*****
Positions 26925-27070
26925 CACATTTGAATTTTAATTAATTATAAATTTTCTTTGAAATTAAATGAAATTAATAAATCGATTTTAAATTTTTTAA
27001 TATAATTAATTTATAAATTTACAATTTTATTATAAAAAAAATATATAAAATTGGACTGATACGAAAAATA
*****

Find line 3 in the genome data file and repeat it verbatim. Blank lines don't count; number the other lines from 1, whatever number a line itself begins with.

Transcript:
27001 TATAATTAATTTATAAATTTACAATTTTATTATAAAAAAAATATATAAAATTGGACTGATACGAAAAATA